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Harry Cassin
Publisher and Editor

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Senior Editor

Jessica Tillipman
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Editor Emeritus

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Thomas Fox
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Marc Alain Bohn
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Bill Waite
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Russell A. Stamets
Contributing Editor

Richard Bistrong
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Eric Carlson
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Has China outlawed due diligence?

The Wall Street Journal reported Monday that China fined New York-based due diligence firm Mintz Group about $1.5 million for allegedly conducting unapproved “foreign-related statistical investigations” without official approvals in violation of Chinese laws.

Chinese authorities raided Mintz’s office in Beijing in March and detained all five Chinese nationals working there.

Documents posted online by the Beijing Municipal Bureau of Statistics but not previously reported said Mintz failed to obtain approvals for 37 projects conducted from March 2019 to July 2022 and that “such unsanctioned activities were in violation of Chinese regulations.”

Beijing was Mintz’s only office in China. The firm no longer shows the office on its website.

Chinese authorities and Mintz haven’t provided any details about what type of investigations allegedly violated Chinese regulations or who hired Mintz for the projects.

The firm was founded in 1994 and has about 450 investigators in 14 offices.

According to the WSJ, the ruling against Mintz cited regulations that require “foreign groups and individuals that wish to conduct statistical investigations in China to engage organizations with the necessary qualifications to carry out such ‘foreign-related’ investigative work.”

The raid on Mintz’s office in March followed the U.S. military’s downing of a Chinese spy balloon in February and news that the president of Taiwan would “transit” through the United States as part of her travel to Central America.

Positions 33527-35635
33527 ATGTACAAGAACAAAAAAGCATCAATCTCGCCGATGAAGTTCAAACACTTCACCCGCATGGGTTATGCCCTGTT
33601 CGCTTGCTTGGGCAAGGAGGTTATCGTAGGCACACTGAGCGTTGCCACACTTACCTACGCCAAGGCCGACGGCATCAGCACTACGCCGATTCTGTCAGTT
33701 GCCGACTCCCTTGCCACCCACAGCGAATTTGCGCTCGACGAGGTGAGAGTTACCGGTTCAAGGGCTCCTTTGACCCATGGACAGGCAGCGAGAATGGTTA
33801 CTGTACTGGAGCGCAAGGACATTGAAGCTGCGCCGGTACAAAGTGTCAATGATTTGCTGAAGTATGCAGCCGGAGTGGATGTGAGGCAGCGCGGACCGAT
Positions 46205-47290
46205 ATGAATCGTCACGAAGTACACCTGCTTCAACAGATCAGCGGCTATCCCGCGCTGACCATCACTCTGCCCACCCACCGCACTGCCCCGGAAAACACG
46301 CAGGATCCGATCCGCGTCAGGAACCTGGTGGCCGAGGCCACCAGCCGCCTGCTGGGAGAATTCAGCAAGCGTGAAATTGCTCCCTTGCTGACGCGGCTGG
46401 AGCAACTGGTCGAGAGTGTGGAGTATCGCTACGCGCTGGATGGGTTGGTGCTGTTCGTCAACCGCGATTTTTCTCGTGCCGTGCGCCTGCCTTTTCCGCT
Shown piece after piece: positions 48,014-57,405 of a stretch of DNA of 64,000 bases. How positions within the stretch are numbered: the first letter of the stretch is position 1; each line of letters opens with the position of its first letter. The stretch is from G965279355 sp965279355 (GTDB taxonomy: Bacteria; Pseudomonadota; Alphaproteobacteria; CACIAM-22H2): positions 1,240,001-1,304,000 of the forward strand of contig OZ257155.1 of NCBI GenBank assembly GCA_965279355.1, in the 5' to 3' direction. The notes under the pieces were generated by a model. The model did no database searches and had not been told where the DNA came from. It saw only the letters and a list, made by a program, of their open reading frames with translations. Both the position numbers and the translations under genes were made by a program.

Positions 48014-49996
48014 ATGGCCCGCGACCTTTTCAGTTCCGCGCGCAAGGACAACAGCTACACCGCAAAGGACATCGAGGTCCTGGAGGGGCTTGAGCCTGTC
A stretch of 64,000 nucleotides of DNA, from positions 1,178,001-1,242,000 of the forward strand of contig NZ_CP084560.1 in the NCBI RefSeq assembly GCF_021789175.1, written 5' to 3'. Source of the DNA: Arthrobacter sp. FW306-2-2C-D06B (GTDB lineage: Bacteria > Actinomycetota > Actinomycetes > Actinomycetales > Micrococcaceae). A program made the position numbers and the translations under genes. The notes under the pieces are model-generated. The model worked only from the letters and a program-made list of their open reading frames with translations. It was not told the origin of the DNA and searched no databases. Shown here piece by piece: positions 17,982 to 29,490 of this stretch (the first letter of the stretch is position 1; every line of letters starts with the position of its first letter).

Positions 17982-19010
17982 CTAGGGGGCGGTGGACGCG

In April, police in Shanghai made an unannounced visit to Bain & Co.’s office. They questioned employees and reportedly confiscated computers and phones. Boston-based Bain is one of the biggest management consulting firms, with about 15,000 employees.

In 2013, British investigator Peter Humphrey and his American wife Yu Yingzeng were jailed for illegally obtaining and selling personal information about Chinese citizens. They owned and operated a due diligence firm called ChinaWhys. Among their clients was British drugmaker GlaxoSmithKline.

A court in Shanghai sentenced Humphrey to two-and-a-half years in prison and his wife to two years. He was released seven months early after a cancer diagnosis.

He’s now an external research associate of Harvard University’s Fairbank Center for Chinese Studies.

In a recent opinion piece in Politico, Humphrey said due diligence firms face ten times more risk today in China than when he operated there from 1998 to 2013.

He said,

Legal avenues for information gathering have also shrunk, as even harvesting information from open sources on the Internet can be termed illegal under the Chinese criminal code. It often comes down to who you are looking at, though. As one of my Chinese police interrogators said, it isn’t what personal information you acquire, but whose.

China has also enacted “blocking statutes” that criminalize the disclosure of information about business activities to foreign regulators or enforcement agencies without first obtaining permission from Chinese authorities.

In other actions this year against U.S. firms, China fined Deloitte $30.8 million and suspended its Beijing operations for three months for allegedly mishandling the audit of a Chinese company whose CEO was sentenced to death in 2019 for embezzlement and taking bribes.

In May, China’s cyberspace regulator barred key infrastructure operators from buying products made by U.S. memory chipmaker Micron Technology because the company failed the regulator’s network security review.

And in February, China sanctioned Lockheed Martin and Raytheon Technologies Corp.’s missiles and defense unit for supplying weapons to Taiwan. The sanctions include a ban on the companies’ exports and imports to or from China and prohibit their senior executives from traveling to China or working there.

Peter Humphrey called the raid on Mintz “a chilling warning to all foreign businesses operating in China — gather information at your own peril; you can become a target at any time.”

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